Home >Science >Health >Explainer: Will S. African strain render vaccines ineffective in India?

NEW DELHI : The detection of the South African variant of coronavirus, believed to be highly contagious and resistant to vaccines, in four people who travelled to India last month has alarmed health experts. The discovery of the mutant strain, one of several that have emerged in the past year, in India threatens to undermine the progress the country has made in the past few months. Mint delves into the impact of the mutated virus on vaccines.

What is the South African strain?

In December, two announcements of mutations in the novel coronavirus were announced. Apart from the prominent mutation discovered in the UK, there was another one found in South Africa. Both were similar in the sense of having mutations over the spike protein of the virus through which the pathogen attaches to human cells. It was especially a cause of concern as most vaccines being developed are targeting the spike protein gene, alterations in which could render them less effective.

Mutation threat
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Mutation threat

Are the vaccines less effective against the mutant variant?

Studies have shown that vaccines developed against the original strain are less effective against the mutant variants, particularly the one from South Africa. Initial studies were conducted only in the laboratory and did not involve human volunteers. They also focused on the UK strain.

Most vaccines showed they worked against the UK variant of the virus. However, efficacy studies conducted in South Africa showed that vaccines were less effective against the variant found there. Results from Moderna suggested its vaccine is still effective against the South African strain, though there may be some impact on the strength and duration of the protection. Efficacy trial results of Novavax and Johnson & Johnson also showed that their vaccines could protect against the strain, though the efficacy was significantly lower.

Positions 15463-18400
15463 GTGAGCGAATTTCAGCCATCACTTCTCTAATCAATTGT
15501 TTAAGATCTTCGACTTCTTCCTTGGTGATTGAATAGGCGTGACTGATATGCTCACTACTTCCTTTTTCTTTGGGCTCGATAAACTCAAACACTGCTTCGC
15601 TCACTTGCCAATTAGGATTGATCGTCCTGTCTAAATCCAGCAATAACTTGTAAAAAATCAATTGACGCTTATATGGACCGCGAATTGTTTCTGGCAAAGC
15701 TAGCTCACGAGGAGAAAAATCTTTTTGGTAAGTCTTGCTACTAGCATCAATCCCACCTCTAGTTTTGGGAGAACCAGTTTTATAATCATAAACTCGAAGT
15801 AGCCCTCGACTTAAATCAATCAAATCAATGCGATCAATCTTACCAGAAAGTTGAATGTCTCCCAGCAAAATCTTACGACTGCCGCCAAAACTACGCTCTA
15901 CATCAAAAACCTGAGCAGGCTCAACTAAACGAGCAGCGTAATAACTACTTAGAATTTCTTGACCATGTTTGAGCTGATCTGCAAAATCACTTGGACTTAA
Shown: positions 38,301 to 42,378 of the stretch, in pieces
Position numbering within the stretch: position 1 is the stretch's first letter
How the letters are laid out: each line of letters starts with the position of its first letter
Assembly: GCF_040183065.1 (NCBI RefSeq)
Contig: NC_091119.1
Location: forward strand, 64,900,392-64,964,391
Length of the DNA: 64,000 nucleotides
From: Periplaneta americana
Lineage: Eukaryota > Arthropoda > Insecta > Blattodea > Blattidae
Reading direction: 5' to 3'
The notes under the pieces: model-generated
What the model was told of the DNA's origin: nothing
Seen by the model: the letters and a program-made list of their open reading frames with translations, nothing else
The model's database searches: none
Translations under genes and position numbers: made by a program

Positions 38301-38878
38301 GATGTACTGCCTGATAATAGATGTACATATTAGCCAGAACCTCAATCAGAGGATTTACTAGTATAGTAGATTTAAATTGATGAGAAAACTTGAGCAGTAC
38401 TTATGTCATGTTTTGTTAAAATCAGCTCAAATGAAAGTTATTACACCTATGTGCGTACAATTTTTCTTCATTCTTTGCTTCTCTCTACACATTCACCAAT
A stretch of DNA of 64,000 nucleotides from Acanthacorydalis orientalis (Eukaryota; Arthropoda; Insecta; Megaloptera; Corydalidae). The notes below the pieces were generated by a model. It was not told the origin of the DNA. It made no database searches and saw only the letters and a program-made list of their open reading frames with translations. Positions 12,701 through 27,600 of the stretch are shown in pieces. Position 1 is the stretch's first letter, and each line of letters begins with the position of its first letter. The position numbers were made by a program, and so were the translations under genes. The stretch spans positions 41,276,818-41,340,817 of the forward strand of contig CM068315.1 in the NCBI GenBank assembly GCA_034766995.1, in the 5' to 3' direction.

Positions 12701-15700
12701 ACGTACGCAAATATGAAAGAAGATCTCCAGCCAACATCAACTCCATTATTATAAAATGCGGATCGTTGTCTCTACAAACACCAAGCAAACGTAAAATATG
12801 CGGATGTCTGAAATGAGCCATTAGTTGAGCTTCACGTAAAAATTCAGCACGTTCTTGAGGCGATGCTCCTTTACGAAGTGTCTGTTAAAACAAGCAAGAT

The biggest impact was seen on the AstraZeneca vaccine when a study of about 2,000 people supported by its co-developer University of Oxford showed that the vaccine offered “minimal protection" of only 10.4% efficacy against mild disease caused by the South African variant. This was sharply lower than the 53-90% efficacy observed against the original strain depending on the quantum of doses and interval between them. Considering the small sample size, the results, which are not peer-reviewed, are not reliable.

Following the Oxford-supported study, the South African government has halted the use of the vaccine supplied by Serum Institute of India. The country is switching to the vaccine developed by Johnson & Johnson. In January, J&J had said that a single dose was 57% efficacious against the South African variant.

What about Indian vaccines?

AstraZeneca’s vaccine is contract manufactured by Serum Institute under the brand Covishield, which is expected to be significantly less effective against the new variant. It is one of the two vaccines so far rolled out in India’s covid-19 immunization programme, the other being Bharat Biotech’s Covaxin.

Covaxin was shown to be effective against the UK variant of the virus in the pre-print of a laboratory study, but Bharat Biotech has not conducted a similar study against the South African variant.

Serum Institute will also contract manufacture Novavax’s protein subunit vaccine under the brand Covovax, and this vaccine has shown a 60% efficacy against the South African variant, which though lower than against the original variant is still higher than the 50% cutoff for overall efficacy.

Is this a cause of concern?

As only four cases have been found in India, this is not a major cause of worry. It may be a cause of concern if the spread of the South African variant is not contained in India. However, even then, it would depend on the progress of covid-19 vaccination and the choice of covid-19 vaccines that are available over time, especially those that are effective against the new strain.

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